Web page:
Membrane Introduction Mass Spectrometry Studies of Halogenated Cyano Byproduct Formation in Drinking WaterEPA Grant Number: R828231
Title: Membrane Introduction Mass Spectrometry Studies of Halogenated Cyano Byproduct Formation in Drinking Water
Investigators: Olson, Terese M.
Institution: University of Michigan
EPA Project Officer: Nolt-Helms, Cynthia
Project Period: August 1, 2000 through August 1, 2003 (Extended to August 31, 2004)
Project Amount: $334,666
RFA: Drinking Water (1999) RFA Text | Recipients Lists
Research Category: Drinking Water , Water
Increasing recognition is being given to the importance of non-humic precursors of disinfection by-products (DBPs) in drinking water. This is especially an issue in water supplies with low humic matter content and as more effective removal of humic matter is achieved. Proteins, peptides, and amino acids have been implicated as important precursors of halosubstituted nitriles and cyanogen halides under these conditions. Efforts to reduce the use of chlorine disinfectants have also increased the significance of brominated cyano by-products when bromide concentrations are elevated. Colorado River Water (CRW), a source of drinking water for over 20 million people, represents a water supply where these conditions collide; it is both low in humic matter and contains moderately high bromide concentrations. The proposed research seeks to: (1) determine which amino acid precursor compounds represent the most important source of these DBPs and the structural features that contribute to their reactivity; (2) characterize the kinetics and formation mechanism of chlorinated and brominated cyano-substituted DBPs; and (3) model the formation of halogenated cyano compounds in CRW.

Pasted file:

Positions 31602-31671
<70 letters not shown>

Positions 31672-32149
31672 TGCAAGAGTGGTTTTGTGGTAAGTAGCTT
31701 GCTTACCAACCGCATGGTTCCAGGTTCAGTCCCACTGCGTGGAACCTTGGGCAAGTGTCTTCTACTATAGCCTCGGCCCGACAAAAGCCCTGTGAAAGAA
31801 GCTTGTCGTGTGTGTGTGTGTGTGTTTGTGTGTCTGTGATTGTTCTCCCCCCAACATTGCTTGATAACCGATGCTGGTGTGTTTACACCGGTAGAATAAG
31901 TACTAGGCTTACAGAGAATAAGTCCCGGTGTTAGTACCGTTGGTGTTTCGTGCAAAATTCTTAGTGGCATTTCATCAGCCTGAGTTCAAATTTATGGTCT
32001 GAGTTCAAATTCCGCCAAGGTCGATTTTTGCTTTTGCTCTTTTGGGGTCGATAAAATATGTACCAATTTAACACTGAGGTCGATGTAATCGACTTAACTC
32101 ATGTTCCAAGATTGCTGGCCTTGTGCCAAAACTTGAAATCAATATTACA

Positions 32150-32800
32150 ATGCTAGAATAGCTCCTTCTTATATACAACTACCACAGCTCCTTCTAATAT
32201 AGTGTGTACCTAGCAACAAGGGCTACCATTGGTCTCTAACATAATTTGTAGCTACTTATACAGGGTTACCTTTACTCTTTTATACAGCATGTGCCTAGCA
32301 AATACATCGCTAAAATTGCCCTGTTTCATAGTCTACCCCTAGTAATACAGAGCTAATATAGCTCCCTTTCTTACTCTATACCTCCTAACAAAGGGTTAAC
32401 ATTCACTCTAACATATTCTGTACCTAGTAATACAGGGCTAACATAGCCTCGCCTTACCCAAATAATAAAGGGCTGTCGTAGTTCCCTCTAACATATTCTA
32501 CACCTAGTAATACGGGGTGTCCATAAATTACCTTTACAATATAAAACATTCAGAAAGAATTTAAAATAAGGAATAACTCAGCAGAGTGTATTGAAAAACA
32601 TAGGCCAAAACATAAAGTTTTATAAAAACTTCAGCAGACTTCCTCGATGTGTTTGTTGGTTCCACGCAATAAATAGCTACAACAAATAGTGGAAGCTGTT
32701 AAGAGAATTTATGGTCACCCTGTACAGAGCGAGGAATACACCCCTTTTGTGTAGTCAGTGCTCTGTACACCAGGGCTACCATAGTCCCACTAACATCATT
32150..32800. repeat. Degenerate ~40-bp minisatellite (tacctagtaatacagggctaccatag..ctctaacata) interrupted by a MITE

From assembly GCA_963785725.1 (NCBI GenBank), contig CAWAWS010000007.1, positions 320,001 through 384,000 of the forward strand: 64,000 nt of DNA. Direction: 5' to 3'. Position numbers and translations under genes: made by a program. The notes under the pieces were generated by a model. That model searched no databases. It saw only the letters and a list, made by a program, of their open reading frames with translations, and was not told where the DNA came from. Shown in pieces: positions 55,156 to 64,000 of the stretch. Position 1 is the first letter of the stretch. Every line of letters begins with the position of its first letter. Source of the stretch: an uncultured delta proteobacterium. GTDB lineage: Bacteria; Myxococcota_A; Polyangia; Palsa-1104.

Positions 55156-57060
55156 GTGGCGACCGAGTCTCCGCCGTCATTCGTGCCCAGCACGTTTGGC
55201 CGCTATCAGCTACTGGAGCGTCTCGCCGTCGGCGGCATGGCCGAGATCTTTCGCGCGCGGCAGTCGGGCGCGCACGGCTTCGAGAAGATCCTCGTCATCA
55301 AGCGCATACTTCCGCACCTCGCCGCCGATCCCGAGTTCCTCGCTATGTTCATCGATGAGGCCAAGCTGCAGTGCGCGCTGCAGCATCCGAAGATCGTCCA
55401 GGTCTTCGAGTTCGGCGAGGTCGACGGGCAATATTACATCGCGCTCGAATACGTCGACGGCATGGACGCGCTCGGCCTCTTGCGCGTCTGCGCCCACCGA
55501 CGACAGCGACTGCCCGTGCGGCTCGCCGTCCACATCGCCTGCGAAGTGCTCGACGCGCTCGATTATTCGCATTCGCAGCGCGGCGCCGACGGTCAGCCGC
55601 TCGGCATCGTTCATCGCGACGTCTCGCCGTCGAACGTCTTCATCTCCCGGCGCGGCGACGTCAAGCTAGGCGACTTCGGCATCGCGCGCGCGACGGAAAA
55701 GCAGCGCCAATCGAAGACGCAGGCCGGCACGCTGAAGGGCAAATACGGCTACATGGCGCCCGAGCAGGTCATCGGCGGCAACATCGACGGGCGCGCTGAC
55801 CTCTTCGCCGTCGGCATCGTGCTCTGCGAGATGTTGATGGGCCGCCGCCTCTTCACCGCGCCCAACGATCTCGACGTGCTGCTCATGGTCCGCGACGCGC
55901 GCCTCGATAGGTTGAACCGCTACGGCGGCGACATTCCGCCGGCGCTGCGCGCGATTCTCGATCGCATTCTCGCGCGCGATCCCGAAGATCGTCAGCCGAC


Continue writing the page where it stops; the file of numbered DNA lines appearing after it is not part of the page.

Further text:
Initial phases of the project involve a set of characterization and screening experiments that will provide the basis for selecting a subset of amino acids and peptides for later mechanistic study. The amino acid composition of CRW samples will be characterized, the relative reactivity of free and combined amino acids in CRW with chlorine and chloramine will be determined, and the formation potentials of HAN and cyanogen halides (CNX) due to the chlorination, chloramination, and bromination of model amino acids will be examined. Upon selecting a short-list of amino acid and peptide precursors, the kinetics of amino acid halogenation will be studied by applying a new on-line technique, Membrane Introduction Mass Spectrometry (MIMS). This method offers important advantages for the kinetic study of volatile by-product formation, such as cyanogen halides and nitriles, since extraction and reaction quenching steps are avoided.
Based on the proposed kinetic studies of cyano by-product formation, a model for HAN and CNX formation in CRW will be formulated. Simulation results will be compared with actual CRW chlorination and chloramination experiments. The findings of this research will help water suppliers to assess the precursor sources of HAN and CNX, gain insight into possible control strategies (e.g., controlling algal activity, adjusting solution chemistry), and assess the risk of disinfection strategies.